The Derry-born winger caused some controversy by not donning the same style shirt, embroidered with the poppy symbol to mark Remembrance Sunday, as the rest of the Black Cats team but Meyler says the incident has been blown out of proportion.
"James is James," Meyler told reporters. "James is his own man, I respect his decision. Obviously, his friends and family were involved in Bloody Sunday so it's understandable.
"A lot of people have blown it up a bit too much. It's not that big of a deal for him. It's a family decision, it's his call and I respect his decision. He's a close pal of mine.
"I think people in England have jumped on the bandwagon a bit too easily and come out and nailed him and hammered him a bit and it's a bit unfair.
"James showed that if you don't want to wear it you don't have to wear it. That was James' decision.
"A lot of other players probably chose to wear them. That's just the way it is and the club don't force you to really do anything."
The 23-year-old, currently on loan to championship side Hull City, was in Dublin ahead of the Republic of Ireland's friendly against Greece on Wednesday night.
The former Cork City man made his international debut against Oman in a friendly in September and made a late appearance in the World Cup qualifier win against the Faroe Islands in October.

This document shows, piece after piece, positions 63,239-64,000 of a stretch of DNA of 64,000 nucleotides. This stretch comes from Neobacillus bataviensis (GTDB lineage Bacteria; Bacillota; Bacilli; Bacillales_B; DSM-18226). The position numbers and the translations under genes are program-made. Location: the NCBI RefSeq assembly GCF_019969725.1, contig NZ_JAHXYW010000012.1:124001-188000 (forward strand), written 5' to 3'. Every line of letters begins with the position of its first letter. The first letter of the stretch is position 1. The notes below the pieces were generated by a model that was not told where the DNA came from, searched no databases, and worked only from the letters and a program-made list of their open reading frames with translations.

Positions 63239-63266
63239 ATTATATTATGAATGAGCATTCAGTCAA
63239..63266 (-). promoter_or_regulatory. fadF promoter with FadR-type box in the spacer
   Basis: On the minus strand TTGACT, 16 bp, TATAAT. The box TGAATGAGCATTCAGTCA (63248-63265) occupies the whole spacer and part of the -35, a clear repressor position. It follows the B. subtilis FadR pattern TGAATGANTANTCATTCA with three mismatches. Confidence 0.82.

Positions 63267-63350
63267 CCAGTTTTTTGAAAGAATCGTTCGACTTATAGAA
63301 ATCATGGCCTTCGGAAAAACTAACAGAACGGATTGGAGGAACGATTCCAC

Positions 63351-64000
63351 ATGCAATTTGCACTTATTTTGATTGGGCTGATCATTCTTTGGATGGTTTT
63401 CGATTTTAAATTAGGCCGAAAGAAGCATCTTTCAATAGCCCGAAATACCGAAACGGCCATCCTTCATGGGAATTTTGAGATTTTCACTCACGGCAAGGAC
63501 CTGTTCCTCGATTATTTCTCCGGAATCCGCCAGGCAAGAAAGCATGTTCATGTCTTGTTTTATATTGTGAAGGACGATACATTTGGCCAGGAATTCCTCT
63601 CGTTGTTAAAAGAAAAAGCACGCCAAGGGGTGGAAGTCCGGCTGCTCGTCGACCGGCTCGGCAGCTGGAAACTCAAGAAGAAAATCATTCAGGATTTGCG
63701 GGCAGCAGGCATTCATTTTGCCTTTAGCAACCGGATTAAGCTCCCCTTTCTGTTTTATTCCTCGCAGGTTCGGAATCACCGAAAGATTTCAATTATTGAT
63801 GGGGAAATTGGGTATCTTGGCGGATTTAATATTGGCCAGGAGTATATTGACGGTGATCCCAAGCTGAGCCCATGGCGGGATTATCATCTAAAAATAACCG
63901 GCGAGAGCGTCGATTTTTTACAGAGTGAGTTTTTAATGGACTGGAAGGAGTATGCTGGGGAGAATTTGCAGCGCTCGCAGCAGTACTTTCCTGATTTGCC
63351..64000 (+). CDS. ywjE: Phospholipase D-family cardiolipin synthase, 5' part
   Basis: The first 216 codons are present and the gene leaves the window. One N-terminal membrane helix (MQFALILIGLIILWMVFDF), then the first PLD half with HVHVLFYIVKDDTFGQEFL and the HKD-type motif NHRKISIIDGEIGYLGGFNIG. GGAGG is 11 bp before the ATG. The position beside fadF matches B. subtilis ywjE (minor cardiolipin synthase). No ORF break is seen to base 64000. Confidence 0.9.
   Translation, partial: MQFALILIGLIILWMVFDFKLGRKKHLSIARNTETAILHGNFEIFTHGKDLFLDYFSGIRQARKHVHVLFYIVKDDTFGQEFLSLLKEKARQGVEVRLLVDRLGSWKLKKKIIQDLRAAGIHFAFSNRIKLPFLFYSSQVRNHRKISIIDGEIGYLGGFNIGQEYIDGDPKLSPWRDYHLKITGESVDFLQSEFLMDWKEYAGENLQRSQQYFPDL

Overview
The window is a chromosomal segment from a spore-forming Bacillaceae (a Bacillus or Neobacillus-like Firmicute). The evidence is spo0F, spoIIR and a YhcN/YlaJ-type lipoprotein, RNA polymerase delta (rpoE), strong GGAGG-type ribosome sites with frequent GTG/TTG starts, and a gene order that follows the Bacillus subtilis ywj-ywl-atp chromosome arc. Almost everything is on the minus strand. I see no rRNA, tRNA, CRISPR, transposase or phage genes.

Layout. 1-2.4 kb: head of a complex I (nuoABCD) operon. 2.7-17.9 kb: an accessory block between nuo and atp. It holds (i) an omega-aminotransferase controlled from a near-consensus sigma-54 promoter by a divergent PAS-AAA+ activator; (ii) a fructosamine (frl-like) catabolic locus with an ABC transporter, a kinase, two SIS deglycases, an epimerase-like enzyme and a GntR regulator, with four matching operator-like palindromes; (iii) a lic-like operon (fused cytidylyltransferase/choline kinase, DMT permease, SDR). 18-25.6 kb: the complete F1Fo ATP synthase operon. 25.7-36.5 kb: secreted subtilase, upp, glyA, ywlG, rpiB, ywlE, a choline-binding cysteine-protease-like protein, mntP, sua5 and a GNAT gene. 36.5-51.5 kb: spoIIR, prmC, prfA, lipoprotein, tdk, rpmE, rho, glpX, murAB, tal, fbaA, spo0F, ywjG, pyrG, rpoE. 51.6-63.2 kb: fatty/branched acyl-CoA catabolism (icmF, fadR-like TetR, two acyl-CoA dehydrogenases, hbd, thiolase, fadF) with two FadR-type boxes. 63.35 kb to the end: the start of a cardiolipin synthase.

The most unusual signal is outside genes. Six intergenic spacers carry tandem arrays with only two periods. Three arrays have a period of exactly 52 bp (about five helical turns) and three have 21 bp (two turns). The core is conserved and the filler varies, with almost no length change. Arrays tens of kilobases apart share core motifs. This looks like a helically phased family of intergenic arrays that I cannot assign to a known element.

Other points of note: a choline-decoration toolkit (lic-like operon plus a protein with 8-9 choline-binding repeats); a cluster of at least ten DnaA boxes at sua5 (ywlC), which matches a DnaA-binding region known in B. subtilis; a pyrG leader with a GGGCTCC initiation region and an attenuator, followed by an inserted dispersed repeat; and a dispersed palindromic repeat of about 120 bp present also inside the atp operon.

Despite the return to fitness of Ireland regular Glenn Whelan and manager Giovanni Trapattoni's recent praise for Wigan midfielder James McCarthy, Meyler is hopeful that he can get his third cap against Greece.
"The way I look at it, it's down to myself in training. I've got work as hard as I can and I've got to impress the manager and that’s what I intend to do," Meyler added.
"These games come around every couple of months and it's an opportunity to play for Ireland. You've got to seize the moment and take the opportunity as it comes."
|8/5||Republic of Ireland are 8/5 with bet365 to beat Greece on Wednesday|
But he feels those worries are behind him as he bids to get earn a place in Trapattoni's plans for the rest of the Group C qualification campaign.
The Boys in Green lie in third place on six points after three games, behind Germany on 10 points after four games and Sweden on seven points after three.
Asked what he brings to the team, he said: "A lot of people talk about my physicality and the size of me. I'm 6'3" and that's something I need to probably use.
"I describe myself as a box-to-box midfielder, likes to get on the ball, pass it around, win the ball back, do the dirty stuff, do the doggy work, bring a bit of tackling and that's exactly what I intend to do over the next couple of days: work hard in training and show the manager that I'm able to fit the mould in the Ireland team."